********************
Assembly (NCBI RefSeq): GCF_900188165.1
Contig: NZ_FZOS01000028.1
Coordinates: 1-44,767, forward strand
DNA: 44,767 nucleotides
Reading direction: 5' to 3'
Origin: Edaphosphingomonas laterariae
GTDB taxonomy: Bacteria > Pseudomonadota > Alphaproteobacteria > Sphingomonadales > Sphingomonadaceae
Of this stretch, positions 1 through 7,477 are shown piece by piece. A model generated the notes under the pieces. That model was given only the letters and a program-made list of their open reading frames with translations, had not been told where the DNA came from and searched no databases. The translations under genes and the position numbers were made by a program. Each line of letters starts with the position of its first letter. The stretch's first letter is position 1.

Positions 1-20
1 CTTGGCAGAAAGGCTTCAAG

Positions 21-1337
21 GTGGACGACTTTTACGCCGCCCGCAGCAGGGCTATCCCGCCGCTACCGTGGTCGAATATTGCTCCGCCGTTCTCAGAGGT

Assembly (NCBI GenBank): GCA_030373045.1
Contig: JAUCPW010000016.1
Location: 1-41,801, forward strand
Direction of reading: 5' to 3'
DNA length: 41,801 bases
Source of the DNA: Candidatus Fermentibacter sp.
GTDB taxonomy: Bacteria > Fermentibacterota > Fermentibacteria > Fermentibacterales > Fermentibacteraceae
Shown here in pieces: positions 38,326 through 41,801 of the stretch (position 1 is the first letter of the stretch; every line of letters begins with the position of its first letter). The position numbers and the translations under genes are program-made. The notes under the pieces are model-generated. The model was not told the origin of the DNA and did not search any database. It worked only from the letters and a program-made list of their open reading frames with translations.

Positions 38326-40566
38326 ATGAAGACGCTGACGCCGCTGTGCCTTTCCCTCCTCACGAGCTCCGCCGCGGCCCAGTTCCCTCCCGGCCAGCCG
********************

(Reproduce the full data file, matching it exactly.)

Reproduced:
Assembly (NCBI RefSeq): GCF_900188165.1
Contig: NZ_FZOS01000028.1
Coordinates: 1-44,767, forward strand
DNA: 44,767 nucleotides
Reading direction: 5' to 3'
Origin: Edaphosphingomonas laterariae
GTDB taxonomy: Bacteria > Pseudomonadota > Alphaproteobacteria > Sphingomonadales > Sphingomonadaceae
Of this stretch, positions 1 through 7,477 are shown piece by piece. A model generated the notes under the pieces. That model was given only the letters and a program-made list of their open reading frames with translations, had not been told where the DNA came from and searched no databases. The translations under genes and the position numbers were made by a program. Each line of letters starts with the position of its first letter. The stretch's first letter is position 1.

Positions 1-20
1 CTTGGCAGAAAGGCTTCAAG

Positions 21-1337
21 GTGGACGACTTTTACGCCGCCCGCAGCAGGGCTATCCCGCCGCTACCGTGGTCGAATATTGCTCCGCCGTTCTCAGAGGT

Assembly (NCBI GenBank): GCA_030373045.1
Contig: JAUCPW010000016.1
Location: 1-41,801, forward strand
Direction of reading: 5' to 3'
DNA length: 41,801 bases
Source of the DNA: Candidatus Fermentibacter sp.
GTDB taxonomy: Bacteria > Fermentibacterota > Fermentibacteria > Fermentibacterales > Fermentibacteraceae
Shown here in pieces: positions 38,326 through 41,801 of the stretch (position 1 is the first letter of the stretch; every line of letters begins with the position of its first letter). The position numbers and the translations under genes are program-made. The notes under the pieces are model-generated. The model was not told the origin of the DNA and did not search any database. It worked only from the letters and a program-made list of their open reading frames with translations.

Positions 38326-40566
38326 ATGAAGACGCTGACGCCGCTGTGCCTTTCCCTCCTCACGAGCTCCGCCGCGGCCCAGTTCCCTCCCGGCCAGCCG